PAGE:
Depending on the source, Twitter is either the manic future of digital connection or the most overhyped online trend. A look at the data reveals a more nuanced reality with implications for learning.
by Mike Prokopeak
January 20, 2010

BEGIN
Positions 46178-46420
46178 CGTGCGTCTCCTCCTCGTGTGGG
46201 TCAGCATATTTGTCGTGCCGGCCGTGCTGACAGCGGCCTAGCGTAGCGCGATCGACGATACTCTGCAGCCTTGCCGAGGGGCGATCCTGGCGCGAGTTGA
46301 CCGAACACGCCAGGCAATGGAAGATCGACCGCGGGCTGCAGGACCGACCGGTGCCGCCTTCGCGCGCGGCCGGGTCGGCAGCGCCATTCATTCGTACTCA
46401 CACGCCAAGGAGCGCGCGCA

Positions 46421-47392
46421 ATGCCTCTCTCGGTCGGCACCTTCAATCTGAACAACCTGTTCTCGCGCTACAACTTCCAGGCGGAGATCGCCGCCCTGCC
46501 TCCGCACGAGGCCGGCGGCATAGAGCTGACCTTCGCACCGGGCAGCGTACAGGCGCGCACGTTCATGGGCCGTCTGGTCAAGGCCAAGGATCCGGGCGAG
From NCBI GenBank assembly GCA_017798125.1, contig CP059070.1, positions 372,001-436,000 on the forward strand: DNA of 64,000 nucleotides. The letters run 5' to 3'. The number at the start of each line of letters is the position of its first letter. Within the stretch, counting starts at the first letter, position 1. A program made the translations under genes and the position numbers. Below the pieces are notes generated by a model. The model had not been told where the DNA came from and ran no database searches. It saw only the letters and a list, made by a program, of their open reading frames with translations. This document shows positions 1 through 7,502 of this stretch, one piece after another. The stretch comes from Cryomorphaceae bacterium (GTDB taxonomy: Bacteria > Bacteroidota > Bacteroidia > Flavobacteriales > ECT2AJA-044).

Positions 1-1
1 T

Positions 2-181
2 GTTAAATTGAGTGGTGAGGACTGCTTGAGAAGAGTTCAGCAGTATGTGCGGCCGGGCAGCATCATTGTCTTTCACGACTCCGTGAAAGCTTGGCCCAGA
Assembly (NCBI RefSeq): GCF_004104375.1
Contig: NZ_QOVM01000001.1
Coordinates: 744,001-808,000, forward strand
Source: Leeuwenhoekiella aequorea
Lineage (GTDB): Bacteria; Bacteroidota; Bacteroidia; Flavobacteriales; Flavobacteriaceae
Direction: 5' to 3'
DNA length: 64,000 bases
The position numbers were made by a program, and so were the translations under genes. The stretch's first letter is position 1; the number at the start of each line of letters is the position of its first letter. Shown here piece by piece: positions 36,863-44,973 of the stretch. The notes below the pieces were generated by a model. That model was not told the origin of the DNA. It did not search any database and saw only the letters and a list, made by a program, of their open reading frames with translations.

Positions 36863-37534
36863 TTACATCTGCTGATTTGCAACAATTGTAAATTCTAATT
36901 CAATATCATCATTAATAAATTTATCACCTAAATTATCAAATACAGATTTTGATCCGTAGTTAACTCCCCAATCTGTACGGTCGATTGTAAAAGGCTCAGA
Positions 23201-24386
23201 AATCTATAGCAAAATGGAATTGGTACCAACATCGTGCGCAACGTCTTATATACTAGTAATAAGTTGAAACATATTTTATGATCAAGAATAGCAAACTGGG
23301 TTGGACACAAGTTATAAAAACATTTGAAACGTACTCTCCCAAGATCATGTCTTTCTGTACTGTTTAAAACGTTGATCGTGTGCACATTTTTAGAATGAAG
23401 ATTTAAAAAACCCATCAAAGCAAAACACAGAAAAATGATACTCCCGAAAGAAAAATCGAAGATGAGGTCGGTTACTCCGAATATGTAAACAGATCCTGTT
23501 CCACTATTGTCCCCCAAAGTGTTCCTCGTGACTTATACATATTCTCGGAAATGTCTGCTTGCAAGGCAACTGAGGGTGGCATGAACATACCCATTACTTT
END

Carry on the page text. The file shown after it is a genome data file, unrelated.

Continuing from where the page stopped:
<p>More people are using social networking tools than ever before, and the number continues to grow at a significant rate. A closer look at the data reveals developing trends in the learning industry.</p><p>Data released by the Pew Research Center in October 2009 indicates that 19 percent of Internet users say they use Twitter or another service such as Facebook, LinkedIn or MySpace to show updates about themselves or to see updates about others. That’s up from 11 percent in April 2009 and 6 percent in May 2008.<br /><br />Twitter’s growth has been the talk of the Twittersphere, so to speak. According to analysis from comScore, traffic grew from about 2 million unique visitors a month in December 2008 to more than 17 million in May 2009. Web analytics firm Compete reported that traffic grew 752 percent in 2008, and Nielsen Online reported a 1,300 percent year-over-year increase in visitors in February and March 2009.<br /><br />That growth has largely been driven by young people, according to the Pew surveys. Thirty-seven percent of Internet users ages 18 to 24 use Twitter or another similar service, 31 percent ages 25 to 34 and 19 percent ages 35 to 44.<br /><br />But since then, Twitter’s growth has sputtered. Numbers from Compete and Web analytics firm Quantcast indicate that Twitter’s Web traffic peaked in July 2009 and has gradually dropped off since. U.S. traffic in December 2009 was 22.81 million unique visitors, up slightly from 22.48 million in November. In Web circles, that 1.45 percent month-over-month growth is anemic and represents a significant drop from the 29.2 million users who logged on to Twitter in July. <br /><br />There are many potential explanations for the drop, including speculation that the traffic numbers don’t capture the growing number of users who access their Twitter profiles via third-party applications as well as the inevitable hangover following the glut of high-profile celebrity users who flocked to Twitter. Regardless, Web trends seem to indicate that Twitter traffic isn’t maintaining its staggering growth rate.<br /><br />Looking at the learning and development data reveals an even more complex picture. According to statistics from a survey of the <em>Chief Learning Officer</em> Business Intelligence Board conducted in September 2009, social networking is simultaneously one of the most important topics in enterprise learning and development and one of the most overhyped.<br /><br />The survey asked respondents to indicate what topics should received more attention in 2010. Social networking received the second highest number of respondents (9 percent), immediately following another related topic, informal learning (12 percent). Interestingly, survey respondents indicated that social networking is also the most overhyped learning topic and should be dropped entirely (12 percent).<br /><br />“What that shows to most organizations is that they haven’t figured out how to put it in the dynamics of their training and development and talent management practices,” said IDC analyst Cushing Anderson. <br /><br />This apparent contradiction hasn’t stopped vendors from rolling out new products that integrate with social networking tools. In September 2009, Taleo unveiled a new version of its talent management software, Taleo 10, which includes new development and collaboration tools, along with Facebook and mobile integration. Plateau Systems introduced its Talent Gateway the same month, aiming to integrate Web-based communication tools into its offerings.<br /><br />Last week, Saba hired Jim Lundy, a veteran Gartner analyst of social software and collaboration, as vice president and general manager of collaboration to guide development of the company’s software offerings in collaborative technologies and social networking.<br /><br />“He has always recognized our vision and the vision of our customers and is the ideal person to be leading our efforts in the collaboration area,” said Saba CEO and Chairman Bobby Yazdani of Lundy’s hiring.<br /><br />As the new offerings and moves from industry vendors indicate, social networking and collaboration tools will continue to rise on the learning and development agenda, but perhaps not as rapidly as they have in the past. Elliott Masie, CEO of the The Masie Center, said that social networks will mature this year to allow learning practitioners to design and deliver development.<br /><br />“Right now, most social networks — either at work or in our personal lives — are places to visit, interact or just gawk,” he wrote in the January issue of <em>Chief Learning Officer</em>. “But most social networks do not allow instructional designers to design an actionable request.”<br /><br />IDC’s Anderson agrees that organizations are maturing in their approach to social networking tools, such as Twitter.<br /><br />“What’s happened now is that we’re getting better at applying certain kinds of technologies more appropriately, and I think social networking as a general peanut butter that we spread over our entire talent practices is probably a little overdone.” </p>